Evaluation of immunohistochemical staining was performed independently by two pathologists. Each stained slide was evaluated and scored according to the brown cytoplasmic staining intensity: 0 (negative), 1 (weak), 2 (medium), and 3 (strong). The following score results were obtained for the extent of staining: 0 (0%), 1 (1-25%), 2 (26-50%), 3 (51-75%) and 4 (76-100%). For both COX-2 and CD95 the total for the intensity and extent scores was used as the final staining score (0-7).  A final staining score of >4 for a tumour was considered to be positive (1) and tumours scoring <3 were considered to be negative (0).10
The slides were then examined with a Nikon i80 microscope. Archival records of the patients and all preparations (prepared slides and paraffin blocks) were revised and evaluated. For immunohistochemical examination, the most appropriate paraffin blocks of tumours were selected. Each patient's age and gender as well as the tumour's grade, stage, diameter, ureteral surgical margins, lymphovascular invasion (LVI), capsular invasion (CI), and subtype were assessed. In order to determine if the cases (patients) were still alive, relatives were telephoned and identity registration records were checked.
SPSS 18 and PASW were used for statistical analysis. Descriptive statistics of variables were computed as frequency and percentage, median (minimum, maximum). The relationships between groups and categorical or ordinal variables were investigated by using either the Chi-Square test or Kruskal-Wallis test. P values less than 0.05were accepted as statistically significant.


Results

The 49 paraffin blocks in the study related to 12(24.5%) women and 37(75.5%) men, with an overall median age of 62.5 years (range: 32-96 years). The observed subtypes were 21(42.9%) CC-RCC, 9(18.4%) CH-RCC, 15 (30.6%) P-RCC, 2(4.1%) multilocular cystic carcinoma (MLC-RCC), and 2(4.1%) S-RCC, making up a total of 21(43%) CC-RCCs and 28(57%) NCC-RCCs.
The  tumour stage (pT) distribution was 37 (77%) pT1 with tumours 7cm or less in diameter, and 12(23%) pT2 with tumours more than 7cm. LVI was positive in 6(12.2%)  cases and CI was positive in 4(8.2%).
RCC grades based on Fuhrman nuclear grading was grade 1, 23(46.9%), grade 2,20(40.8%), and grade 3,6(12.2 %). In terms of survival, 44(89.8%) were still alive, 2(4.1%) survived for more than 6 months, and 3(6.1%) survived for less than 6 months.
There were significant correlations between COX-2 and subtype (p <0.044) and COX-2 and diameter (p=0.026). The COX-2 staining ratio was significantly higher for the NCC-RCC subtype 13/28(46.4%) than for the CC-RCC subtype 4/21(8.9%) (p <0.044). Tumours less than 7cm in diameter had significantly higher COX-2 staining intensity (p <0.026).
Significant correlations were found between LVI and diameter (p=0.026), LVI and Fuhrman grade (p=0.033), Fuhrman grade and diameter (p=0.041), and Fuhrman grade and CI (p=.027) (Tables-1-2).


There was significant correlation between CD95 and Fuhrman grade (p=0.050) (Table-3).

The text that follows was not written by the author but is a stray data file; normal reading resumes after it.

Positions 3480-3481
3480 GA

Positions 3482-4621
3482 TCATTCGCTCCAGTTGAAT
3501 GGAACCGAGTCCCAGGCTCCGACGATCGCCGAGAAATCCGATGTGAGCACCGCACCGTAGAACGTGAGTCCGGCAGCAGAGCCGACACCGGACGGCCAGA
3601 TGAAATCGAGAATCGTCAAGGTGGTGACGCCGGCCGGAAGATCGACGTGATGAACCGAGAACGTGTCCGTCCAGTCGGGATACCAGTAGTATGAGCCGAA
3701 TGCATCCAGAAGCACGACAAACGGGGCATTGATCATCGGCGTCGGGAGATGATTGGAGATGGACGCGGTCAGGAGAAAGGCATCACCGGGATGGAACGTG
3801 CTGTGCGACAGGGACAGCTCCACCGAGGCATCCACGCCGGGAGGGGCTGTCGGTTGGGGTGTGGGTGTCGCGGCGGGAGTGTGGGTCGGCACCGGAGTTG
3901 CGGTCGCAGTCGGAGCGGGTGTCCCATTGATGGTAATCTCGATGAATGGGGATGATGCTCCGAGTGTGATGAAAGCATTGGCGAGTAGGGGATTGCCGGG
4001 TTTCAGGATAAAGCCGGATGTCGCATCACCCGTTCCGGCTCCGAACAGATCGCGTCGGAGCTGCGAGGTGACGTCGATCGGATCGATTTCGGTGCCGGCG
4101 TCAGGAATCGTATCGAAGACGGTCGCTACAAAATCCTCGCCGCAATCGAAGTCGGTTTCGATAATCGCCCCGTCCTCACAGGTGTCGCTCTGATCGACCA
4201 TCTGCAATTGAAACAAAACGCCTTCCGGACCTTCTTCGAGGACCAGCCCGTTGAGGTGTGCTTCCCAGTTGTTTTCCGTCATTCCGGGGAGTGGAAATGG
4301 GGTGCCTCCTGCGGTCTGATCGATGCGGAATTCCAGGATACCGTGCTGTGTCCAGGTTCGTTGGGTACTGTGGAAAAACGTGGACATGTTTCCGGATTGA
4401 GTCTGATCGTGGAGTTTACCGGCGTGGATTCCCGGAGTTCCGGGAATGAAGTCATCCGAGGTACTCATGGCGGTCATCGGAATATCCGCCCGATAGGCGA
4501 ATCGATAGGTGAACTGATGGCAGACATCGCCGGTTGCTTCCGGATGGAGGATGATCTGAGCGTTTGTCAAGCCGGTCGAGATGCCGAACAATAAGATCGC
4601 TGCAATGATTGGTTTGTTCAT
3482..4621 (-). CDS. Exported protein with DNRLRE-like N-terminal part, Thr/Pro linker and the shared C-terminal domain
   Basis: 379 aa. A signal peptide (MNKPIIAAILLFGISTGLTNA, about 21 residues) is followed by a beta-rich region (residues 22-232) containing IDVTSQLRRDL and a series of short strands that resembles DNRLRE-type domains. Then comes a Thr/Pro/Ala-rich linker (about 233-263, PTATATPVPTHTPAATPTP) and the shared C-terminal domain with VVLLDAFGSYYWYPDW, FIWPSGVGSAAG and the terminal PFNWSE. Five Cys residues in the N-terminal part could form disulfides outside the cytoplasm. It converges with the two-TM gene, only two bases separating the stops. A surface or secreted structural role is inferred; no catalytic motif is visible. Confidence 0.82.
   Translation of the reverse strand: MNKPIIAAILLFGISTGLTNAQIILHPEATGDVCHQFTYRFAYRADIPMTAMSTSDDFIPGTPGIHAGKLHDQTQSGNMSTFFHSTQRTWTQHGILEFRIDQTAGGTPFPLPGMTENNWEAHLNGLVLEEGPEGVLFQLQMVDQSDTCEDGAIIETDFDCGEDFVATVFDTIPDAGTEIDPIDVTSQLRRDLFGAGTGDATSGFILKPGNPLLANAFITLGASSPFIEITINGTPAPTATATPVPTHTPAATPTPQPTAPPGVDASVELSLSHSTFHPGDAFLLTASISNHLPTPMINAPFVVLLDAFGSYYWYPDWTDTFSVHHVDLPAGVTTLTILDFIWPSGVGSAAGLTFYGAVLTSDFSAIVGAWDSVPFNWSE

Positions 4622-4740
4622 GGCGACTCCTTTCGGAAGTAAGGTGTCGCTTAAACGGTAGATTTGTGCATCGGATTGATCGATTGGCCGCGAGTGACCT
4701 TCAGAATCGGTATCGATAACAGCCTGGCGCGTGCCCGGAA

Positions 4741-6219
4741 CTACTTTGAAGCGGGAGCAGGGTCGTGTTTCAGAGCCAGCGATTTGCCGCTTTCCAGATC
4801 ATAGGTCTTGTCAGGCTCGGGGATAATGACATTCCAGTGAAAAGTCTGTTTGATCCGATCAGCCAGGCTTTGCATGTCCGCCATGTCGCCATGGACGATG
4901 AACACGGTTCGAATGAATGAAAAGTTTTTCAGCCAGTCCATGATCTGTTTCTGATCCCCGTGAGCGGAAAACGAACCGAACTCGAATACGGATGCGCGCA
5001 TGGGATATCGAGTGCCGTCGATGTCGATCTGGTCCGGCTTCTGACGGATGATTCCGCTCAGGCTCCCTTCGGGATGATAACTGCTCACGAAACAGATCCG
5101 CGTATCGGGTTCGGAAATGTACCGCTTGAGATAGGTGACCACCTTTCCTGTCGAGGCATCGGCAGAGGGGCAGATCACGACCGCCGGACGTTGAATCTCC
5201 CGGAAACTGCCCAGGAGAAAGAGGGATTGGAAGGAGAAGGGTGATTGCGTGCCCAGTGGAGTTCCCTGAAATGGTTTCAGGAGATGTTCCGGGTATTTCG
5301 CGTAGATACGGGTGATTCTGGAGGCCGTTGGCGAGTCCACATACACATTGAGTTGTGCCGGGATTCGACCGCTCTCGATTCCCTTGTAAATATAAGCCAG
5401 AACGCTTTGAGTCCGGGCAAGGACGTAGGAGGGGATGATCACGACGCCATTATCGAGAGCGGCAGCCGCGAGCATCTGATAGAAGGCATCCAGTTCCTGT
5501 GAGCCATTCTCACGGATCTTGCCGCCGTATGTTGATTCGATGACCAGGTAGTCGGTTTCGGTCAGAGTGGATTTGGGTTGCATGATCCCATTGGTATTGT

Survival was not evaluated since 44(89.8%) of the patients were still alive. A high Fuhrman grade was statistically significant in predicting poorer survival (LVI and CI; p=0.033 and p=0.027, respectively) (Table-4).





Discussion

RCCs account for 90% of all primary malignant renal tumours in adults.11 Currently, staging and nuclear grading for RCC are considered to be the most important predictors of survival.12-14 Several studies have identified additional prognostic factors, such as tumour size, cell type, histological subtype, deoxyribonucleic acid (DNA) ploidy, proliferation markers, angiogenesis, nuclear morphometry, and a combination of these parameters.12-14 The Fuhrman grading system is the one most commonly used for classifying RCC.13-15 A study reported that Fuhrman grade should be the standard grading system for P-RCC.15 This study found that the Fuhrman scheme correlated with tumour diameter.
Several studies attempting to determine potential molecular prognostic factors for RCC have produced inconclusive results.15-21 The present study showed that COX-2 may correlate with tumour subtypes CC-RCC and NCC-RCC. COX-2 staining may be significant in NCC-RCC than in CC-RCC, but the results did not show conclusive relationship between COX-2 and tumour diameter.
Previously, there have been only a few studies dealing with the relationship between COX-2 expression and RCC. Some studies have shown that COX-2 expression is associated with the ability to metastasise and the tumour stage, size and grade, but a study found that COX-2 did not seem to be an independent prognostic indicator in predicting outcomes for patients with RCC.16 Increased COX-2 expression has been seen in several types of human cancers. Carcinogenesis and poor prognostic outcome have been attributed to over expression of COX-2.15-21
Expression of COX-2 is significantly associated with various clinico-pathological variables, including the T stage, N stage, M stage, and tumour grade. The COX-2 expression was not analysed as an independent prognostic factor for cancer-specific survival because of claims that the COX-2 is not a significant prognostic factor in RCC,19-23 but it was analysed as an independent risk factor for large tumour size (>7cm), although one study did not find an association with tumour stage or grade in RCC.21 Other findings showed that COX-2 expression was linked with tumour size, but was not an independent prognostic factor for cancer-specific survival.19 It has recently been proposed that COX-2 is a contributing factor to the inhibition of apoptosis.15-20
The process of the COX-2 inhibition of apoptosis is possibly connected with the removal of the substrate arachidonic acid by COX-2 catalytic activity or the generation of prostaglandin products.15-20
The present study found that COX-2 correlated with prognostic parameters (subtype and diameter). COX-2 expression was found to be higher in pT1 than in pT2 stage. This may be attributed to the fact that in the majority of cases (37), the tumours were 7cm in diameter or less. In the present study, COX-2 was found in the tumour subtype NCC-RCC, and grade 1 staining (COX-2) was found in pT1 tumours. The reason may be small number of patients and it may not be high staining.
Some studies have reported that younger patients included a higher proportion of NCC-RCC histological subtypes.22 In this study, significant relationship between age and subtype was not found.